Bowl championship series coordinator Michael Tranghese said Friday that college football is not likely headed to a full-blown playoff system after the current BCS contract expires after the 2005 season.
"I just don't get a sense from [college] presidents that they want a playoff," Tranghese said at the annual meeting of the Football Writers Assn. of America. "I just don't hear them talking about it."
Tranghese, who also serves as commissioner of the Big East Conference, said he is going to form an advisory committee of college presidents to discuss all football-related issues.
He said he wanted to have a plan in place before the BCS begins contract negotiations with ABC in the fall of 2005.
The BCS was formed in 1998 to pair the top two schools for a national championship game. Before 1998, the old bowl system often denied a pairing of No. 1 vs. No. 2 because schools were contractually tied to certain bowls.
Asked what BCS changes might be in store after 2005, Tranghese said, "it could be the status quo plus some tweaking."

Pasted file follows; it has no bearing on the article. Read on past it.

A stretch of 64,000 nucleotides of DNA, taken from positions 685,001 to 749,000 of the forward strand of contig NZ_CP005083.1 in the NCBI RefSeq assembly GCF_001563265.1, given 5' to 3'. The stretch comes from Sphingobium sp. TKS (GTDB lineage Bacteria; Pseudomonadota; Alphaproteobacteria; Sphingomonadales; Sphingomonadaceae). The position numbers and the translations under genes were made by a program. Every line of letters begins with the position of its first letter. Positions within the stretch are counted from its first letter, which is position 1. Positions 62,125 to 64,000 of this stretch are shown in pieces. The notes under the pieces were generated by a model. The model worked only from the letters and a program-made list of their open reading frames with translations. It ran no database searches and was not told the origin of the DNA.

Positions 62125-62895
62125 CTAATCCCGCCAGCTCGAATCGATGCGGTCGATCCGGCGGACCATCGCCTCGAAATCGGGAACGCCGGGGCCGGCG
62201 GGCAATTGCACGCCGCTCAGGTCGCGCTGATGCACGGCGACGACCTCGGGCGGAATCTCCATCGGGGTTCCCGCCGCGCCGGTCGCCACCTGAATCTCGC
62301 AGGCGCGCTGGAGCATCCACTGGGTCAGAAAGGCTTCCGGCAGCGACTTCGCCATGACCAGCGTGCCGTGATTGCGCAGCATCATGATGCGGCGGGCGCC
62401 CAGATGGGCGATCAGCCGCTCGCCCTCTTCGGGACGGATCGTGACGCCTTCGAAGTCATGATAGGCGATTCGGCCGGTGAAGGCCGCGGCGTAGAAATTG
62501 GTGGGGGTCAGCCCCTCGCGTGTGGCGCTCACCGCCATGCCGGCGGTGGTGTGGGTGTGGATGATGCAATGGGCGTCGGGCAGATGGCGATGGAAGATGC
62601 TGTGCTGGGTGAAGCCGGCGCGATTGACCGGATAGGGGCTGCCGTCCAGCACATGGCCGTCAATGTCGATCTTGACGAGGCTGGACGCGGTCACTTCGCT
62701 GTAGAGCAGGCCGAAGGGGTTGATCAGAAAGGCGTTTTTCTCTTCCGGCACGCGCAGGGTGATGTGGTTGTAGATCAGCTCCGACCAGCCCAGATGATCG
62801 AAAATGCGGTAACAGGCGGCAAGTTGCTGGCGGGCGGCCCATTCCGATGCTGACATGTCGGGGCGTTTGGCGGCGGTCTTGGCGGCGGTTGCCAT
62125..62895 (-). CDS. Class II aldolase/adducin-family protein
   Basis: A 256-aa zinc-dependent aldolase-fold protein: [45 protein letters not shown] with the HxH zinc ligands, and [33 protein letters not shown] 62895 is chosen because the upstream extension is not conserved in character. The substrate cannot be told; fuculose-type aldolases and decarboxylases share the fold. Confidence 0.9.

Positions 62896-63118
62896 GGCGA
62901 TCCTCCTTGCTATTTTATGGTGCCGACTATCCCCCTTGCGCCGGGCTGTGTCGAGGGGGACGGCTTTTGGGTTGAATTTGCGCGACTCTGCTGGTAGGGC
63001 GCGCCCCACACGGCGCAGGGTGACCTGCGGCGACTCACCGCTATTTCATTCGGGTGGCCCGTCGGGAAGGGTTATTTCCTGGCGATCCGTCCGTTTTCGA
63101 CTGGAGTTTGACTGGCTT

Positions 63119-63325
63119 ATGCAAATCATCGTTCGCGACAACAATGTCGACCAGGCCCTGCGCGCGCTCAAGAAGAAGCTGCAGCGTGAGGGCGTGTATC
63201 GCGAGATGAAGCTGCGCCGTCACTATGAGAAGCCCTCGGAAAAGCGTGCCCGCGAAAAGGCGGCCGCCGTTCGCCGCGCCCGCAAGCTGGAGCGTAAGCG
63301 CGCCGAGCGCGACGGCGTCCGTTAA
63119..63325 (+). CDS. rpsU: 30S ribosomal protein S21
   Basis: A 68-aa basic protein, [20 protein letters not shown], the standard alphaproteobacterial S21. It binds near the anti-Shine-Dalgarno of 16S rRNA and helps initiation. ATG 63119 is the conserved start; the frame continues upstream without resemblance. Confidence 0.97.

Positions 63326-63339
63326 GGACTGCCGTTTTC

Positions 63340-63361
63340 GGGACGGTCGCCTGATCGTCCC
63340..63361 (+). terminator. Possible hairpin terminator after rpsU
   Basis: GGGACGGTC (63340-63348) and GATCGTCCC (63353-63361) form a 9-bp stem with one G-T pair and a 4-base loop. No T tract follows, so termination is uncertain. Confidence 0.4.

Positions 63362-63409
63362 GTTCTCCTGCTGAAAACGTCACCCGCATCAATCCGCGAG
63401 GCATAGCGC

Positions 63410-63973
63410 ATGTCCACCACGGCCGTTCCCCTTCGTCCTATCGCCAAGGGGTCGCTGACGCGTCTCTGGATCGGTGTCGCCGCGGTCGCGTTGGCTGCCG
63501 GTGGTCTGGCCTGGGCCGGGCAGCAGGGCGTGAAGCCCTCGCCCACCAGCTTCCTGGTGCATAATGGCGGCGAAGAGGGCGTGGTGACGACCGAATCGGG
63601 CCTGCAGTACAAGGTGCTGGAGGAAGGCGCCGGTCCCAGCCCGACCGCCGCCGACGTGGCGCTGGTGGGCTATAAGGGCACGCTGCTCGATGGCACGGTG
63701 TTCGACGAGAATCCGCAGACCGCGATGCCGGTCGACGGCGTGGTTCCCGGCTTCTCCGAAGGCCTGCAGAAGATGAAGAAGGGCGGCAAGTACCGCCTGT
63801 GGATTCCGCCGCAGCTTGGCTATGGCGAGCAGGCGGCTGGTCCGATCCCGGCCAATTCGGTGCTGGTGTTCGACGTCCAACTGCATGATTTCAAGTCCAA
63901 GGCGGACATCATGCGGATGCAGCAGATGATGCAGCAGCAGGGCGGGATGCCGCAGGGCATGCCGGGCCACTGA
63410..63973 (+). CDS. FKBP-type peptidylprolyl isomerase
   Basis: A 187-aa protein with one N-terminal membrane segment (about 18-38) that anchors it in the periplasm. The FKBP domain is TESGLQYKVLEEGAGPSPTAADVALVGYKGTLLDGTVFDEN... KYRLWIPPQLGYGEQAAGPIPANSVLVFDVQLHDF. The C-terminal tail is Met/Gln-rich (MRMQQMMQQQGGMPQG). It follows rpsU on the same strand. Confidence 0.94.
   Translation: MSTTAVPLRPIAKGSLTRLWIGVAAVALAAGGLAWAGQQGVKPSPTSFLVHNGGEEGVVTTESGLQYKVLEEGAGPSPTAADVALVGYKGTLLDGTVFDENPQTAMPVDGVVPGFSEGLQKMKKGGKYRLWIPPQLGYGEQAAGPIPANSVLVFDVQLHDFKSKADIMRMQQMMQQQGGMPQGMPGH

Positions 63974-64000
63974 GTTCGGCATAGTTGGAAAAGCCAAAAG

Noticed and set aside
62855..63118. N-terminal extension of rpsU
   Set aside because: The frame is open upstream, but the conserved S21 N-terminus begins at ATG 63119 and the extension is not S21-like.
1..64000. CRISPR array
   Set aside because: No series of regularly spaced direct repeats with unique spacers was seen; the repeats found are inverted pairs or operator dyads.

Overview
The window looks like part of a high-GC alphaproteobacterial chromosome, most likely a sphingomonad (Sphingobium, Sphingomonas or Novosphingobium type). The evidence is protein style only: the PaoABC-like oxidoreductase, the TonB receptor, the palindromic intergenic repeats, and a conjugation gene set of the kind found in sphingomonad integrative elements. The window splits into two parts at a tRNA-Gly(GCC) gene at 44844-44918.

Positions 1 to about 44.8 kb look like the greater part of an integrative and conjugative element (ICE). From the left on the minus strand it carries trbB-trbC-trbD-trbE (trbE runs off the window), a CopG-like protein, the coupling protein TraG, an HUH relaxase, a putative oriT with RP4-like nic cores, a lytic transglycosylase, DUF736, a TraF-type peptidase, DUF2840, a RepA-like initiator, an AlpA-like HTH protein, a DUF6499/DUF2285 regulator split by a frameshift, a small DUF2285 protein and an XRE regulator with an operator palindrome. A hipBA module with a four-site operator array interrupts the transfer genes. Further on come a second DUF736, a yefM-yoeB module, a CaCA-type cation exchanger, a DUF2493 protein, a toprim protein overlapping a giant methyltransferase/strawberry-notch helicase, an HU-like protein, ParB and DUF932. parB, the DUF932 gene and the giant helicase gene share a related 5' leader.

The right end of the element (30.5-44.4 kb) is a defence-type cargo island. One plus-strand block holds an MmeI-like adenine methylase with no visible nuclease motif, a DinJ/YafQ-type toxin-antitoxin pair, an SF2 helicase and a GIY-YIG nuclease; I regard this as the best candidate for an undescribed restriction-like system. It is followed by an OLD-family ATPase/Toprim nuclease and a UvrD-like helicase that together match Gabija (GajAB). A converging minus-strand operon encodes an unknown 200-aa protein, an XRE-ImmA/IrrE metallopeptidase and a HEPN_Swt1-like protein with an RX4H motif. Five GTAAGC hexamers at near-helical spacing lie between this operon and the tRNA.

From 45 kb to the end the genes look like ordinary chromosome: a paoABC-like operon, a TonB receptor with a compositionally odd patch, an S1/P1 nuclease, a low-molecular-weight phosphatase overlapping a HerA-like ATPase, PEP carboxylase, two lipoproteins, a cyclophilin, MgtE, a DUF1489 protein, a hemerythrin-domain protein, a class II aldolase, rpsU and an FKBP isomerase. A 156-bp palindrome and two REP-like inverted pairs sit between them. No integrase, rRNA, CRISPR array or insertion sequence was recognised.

One possible scenario being discussed is something called "BCS-plus," which would pit the top two teams in a national title game after the four BCS bowls -- Rose, Sugar, Fiesta, Orange -- are played.
But those discussions are only in the preliminary stages.
Before the game, Ohio State Coach Jim Tressel, who is conservative by nature, promised his players he would style his hair in cornrows if the Buckeyes beat Miami.
After Ohio State's 31-24 win in double overtime, Tressel said he would keep his promise.
"I've got to get my hair a little longer," he said. "I'm going to grow it out a couple days and I'm going to have to get some cornrows. Gray cornrows."
Miami tight end Kellen Winslow set a Fiesta Bowl record with 11 receptions, surpassing the mark of 10 set last year by Colorado tight end Daniel Graham.